World, Meet Devon Alexander, Destroyer Of Invincible-Chinned Juan Urango

Here’s something that makes people take notice in the boxing world: When a boxer knocks out a world-class opponent who has a reputation for being impervious to harm. Last year, Shane Mosley and Lucian Bute knocked out the seemingly indestructible Antonio Margarito and Librado Andrade, respectively. Junior welterweight Devon Alexander pulled the same trick Saturday against Juan Urango, knocking down the gritty Colombian with an uppercut that sent him flying in the 8th then putting him down again in the same round, forcing the referee to waive off the fight.

I’ve been a big believer in Alexander as a future star, even if I haven’t gone as far as the biggest Alexander backer of them all, ESPN’s Dan Rafael, who recently compared Alexander’s talent to that of Floyd Mayweather. But he far exceeded my expectations this evening, and I’m betting the Alexander bandwagon is going to get a little fuller after this performance. We’re talking about a serious talent here.

My fear that this would be an ugly clinchfest, the proven method for beating the dangerous Urango, turned out to be unfounded. From moment one, Alexander decided he was going to win this fight by staying busy — pumping his jab, putting together combinations, and most ominously for Urango, throwing uppercuts — and intelligent movement. Alexander was aggressive and fought in a crowd-pleasing style. Urango found him with a couple right hooks in the early rounds, but it was dominant work by Alexander.

Things started getting closer in the 4th, closer still in the 5th, then finally in the 6th Urango won a round. Alexander was still was getting a lot done in those rounds using the same formula, and he bloodied Urango’s nose and opened a cut over his left eye, but Urango was increasingly not allowing himself to be kept at bay. In the 6th he was teeing off on Alexander with a two-handed hook attack, but Alexander’s chin — a tad unproven at the elite level — was rock solid, and he never backed down or resorted to holding the way so many others have when Urango was putting on that kind of pressure. The 7th was arguably a Urango round, too.

The 8th made it academic. It’s when Alexander connected on the right uppercut on a leaping Urango, literally lifting him off his feet before Urango stumbled back and down, hurt badly. When Urango rose, shaky, Alexander pounced, delivering a straight left/right uppercut combo that put Urango down again. Urango looked terrible when he got up, although maybe he could have continued; either way, the ref had seen enough, and it was a justifiable stoppage.

What’s remarkable about Alexander doing this is that he was not thought of as a major puncher coming into this fight, and Randall Bailey, who is, couldn’t KO Urango. Nor does this seem like a case where Urango’s punishment over the years caught up with him. It was the punishment Alexander put on him in this fight, followed by one uppercut from hell, that caught up with Urango. That was the punch Alexander said his team was working on in training camp, and Kevin Cunningham — with that game plan and excellent coaching between rounds — ought to start getting mentions amongst the really big names in the corner. Where Urango goes from here, I cannot say. He’s always fell short against the really world-class guys, as tough an out as he’s been for them. He’s never fallen this far short.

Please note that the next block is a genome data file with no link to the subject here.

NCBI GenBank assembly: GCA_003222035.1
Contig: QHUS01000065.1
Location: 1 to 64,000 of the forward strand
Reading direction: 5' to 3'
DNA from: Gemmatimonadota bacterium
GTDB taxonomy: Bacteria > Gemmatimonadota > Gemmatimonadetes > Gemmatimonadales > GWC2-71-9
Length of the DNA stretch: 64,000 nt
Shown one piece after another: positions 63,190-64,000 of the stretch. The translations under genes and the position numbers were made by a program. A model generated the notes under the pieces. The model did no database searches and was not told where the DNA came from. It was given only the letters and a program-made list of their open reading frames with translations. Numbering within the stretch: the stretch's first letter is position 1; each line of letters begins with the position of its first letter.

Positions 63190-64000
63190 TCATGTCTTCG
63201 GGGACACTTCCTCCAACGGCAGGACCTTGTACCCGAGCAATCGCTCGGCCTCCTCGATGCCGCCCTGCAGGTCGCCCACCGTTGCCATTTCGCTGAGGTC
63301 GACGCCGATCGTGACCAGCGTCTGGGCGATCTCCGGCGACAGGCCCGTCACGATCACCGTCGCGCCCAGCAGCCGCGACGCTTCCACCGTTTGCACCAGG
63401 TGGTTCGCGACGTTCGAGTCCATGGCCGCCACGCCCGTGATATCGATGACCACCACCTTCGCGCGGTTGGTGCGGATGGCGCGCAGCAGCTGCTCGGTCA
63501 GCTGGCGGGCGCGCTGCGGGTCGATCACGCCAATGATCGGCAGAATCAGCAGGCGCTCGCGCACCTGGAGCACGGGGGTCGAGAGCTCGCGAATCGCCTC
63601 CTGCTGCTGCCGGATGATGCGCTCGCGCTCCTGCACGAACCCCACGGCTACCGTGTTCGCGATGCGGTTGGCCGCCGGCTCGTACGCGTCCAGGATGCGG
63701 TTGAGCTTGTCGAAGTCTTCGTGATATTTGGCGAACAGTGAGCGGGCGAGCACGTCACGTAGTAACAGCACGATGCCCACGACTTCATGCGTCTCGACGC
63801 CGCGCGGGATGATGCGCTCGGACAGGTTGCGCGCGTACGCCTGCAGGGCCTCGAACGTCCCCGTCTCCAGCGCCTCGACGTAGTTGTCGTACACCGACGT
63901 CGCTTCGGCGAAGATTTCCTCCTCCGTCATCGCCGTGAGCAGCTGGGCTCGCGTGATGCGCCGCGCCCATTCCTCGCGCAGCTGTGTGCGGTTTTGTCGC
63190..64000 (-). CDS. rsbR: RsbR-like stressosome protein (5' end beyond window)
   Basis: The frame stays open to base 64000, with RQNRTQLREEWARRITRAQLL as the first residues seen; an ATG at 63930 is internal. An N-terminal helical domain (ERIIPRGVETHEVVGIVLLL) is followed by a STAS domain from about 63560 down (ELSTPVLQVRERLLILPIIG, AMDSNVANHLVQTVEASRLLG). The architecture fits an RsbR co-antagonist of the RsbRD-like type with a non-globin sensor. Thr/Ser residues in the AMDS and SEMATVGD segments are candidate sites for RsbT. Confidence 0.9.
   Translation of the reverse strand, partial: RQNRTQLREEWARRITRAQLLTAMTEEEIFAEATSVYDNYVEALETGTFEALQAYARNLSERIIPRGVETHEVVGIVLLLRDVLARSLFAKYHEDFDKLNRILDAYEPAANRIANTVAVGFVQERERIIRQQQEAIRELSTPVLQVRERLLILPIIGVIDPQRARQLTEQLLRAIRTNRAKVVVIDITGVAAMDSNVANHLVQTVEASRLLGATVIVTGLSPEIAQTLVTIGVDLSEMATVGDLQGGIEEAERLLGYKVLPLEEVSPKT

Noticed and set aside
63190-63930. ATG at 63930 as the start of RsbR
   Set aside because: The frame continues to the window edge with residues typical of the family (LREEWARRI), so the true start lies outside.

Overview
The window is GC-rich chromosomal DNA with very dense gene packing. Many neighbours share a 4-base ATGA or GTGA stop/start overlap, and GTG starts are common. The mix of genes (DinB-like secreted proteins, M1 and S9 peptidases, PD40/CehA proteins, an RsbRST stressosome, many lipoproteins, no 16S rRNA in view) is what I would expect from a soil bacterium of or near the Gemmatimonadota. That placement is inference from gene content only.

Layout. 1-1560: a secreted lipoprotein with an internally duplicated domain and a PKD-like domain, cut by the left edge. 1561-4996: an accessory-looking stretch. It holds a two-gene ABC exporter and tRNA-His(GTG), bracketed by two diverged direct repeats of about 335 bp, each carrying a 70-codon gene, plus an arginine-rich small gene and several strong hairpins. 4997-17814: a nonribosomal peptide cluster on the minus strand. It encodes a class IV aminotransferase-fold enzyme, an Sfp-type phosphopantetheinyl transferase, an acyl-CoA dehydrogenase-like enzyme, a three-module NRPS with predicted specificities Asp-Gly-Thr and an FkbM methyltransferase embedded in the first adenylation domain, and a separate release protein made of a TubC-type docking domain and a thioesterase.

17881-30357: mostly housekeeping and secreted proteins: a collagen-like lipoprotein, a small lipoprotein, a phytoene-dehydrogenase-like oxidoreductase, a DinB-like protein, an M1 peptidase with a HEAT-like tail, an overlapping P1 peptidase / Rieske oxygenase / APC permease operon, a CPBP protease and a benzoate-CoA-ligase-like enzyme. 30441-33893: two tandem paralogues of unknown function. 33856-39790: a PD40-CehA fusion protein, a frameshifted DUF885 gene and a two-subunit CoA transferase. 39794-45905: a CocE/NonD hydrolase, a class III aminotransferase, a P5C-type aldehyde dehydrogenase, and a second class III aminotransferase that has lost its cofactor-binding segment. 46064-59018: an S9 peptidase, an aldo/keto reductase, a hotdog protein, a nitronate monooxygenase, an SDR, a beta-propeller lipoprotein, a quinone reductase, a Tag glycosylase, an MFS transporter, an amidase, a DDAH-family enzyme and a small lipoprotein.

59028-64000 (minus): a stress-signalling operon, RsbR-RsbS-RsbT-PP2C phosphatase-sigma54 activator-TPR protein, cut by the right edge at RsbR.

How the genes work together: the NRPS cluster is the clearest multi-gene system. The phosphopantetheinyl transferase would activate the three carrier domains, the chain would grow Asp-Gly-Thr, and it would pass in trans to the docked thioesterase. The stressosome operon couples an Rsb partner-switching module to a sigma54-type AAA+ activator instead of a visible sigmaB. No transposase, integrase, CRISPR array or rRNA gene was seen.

As for Alexander, he has to be considered a strong #2 at junior welterweight, as deep a division as there is in boxing, behind Timothy Bradley. Bradley-Alexander is THE fight in this division, a meeting between two physical specimens with speed for days, intelligence, technique, versatility and toughness. With both capable of leading (Alexander’s willingness to start the action was one of several major revelations Saturday) or counterpunching, and both seemingly incapable of wilting when under pressure, it would be a fantastic fight.

I wouldn’t be surprised if a mandatory title challenger comes first, though, with Alexander holding two belts, or maybe Alexander can smash Zab Judah once and for all before getting together with Bradley. But Alexander’s talent, fan-friendly style, exuberant personality, fan base in St. Louis and a touching back story as one of the few people from his boxing gym not to land in jail or a coffin, he’s got all the potential in the world to be one of the top men in this sport, pound-for-pound. Alexander, nicknamed “The Great,” predicted his reign would last 10 years. It’s not at all implausible.

About Tim Starks

Tim is the founder of The Queensberry Rules and co-founder of The Transnational Boxing Rankings Board ( He lives in Washington, D.C. He has written for the Guardian, Economist, New Republic, Chicago Tribune and more.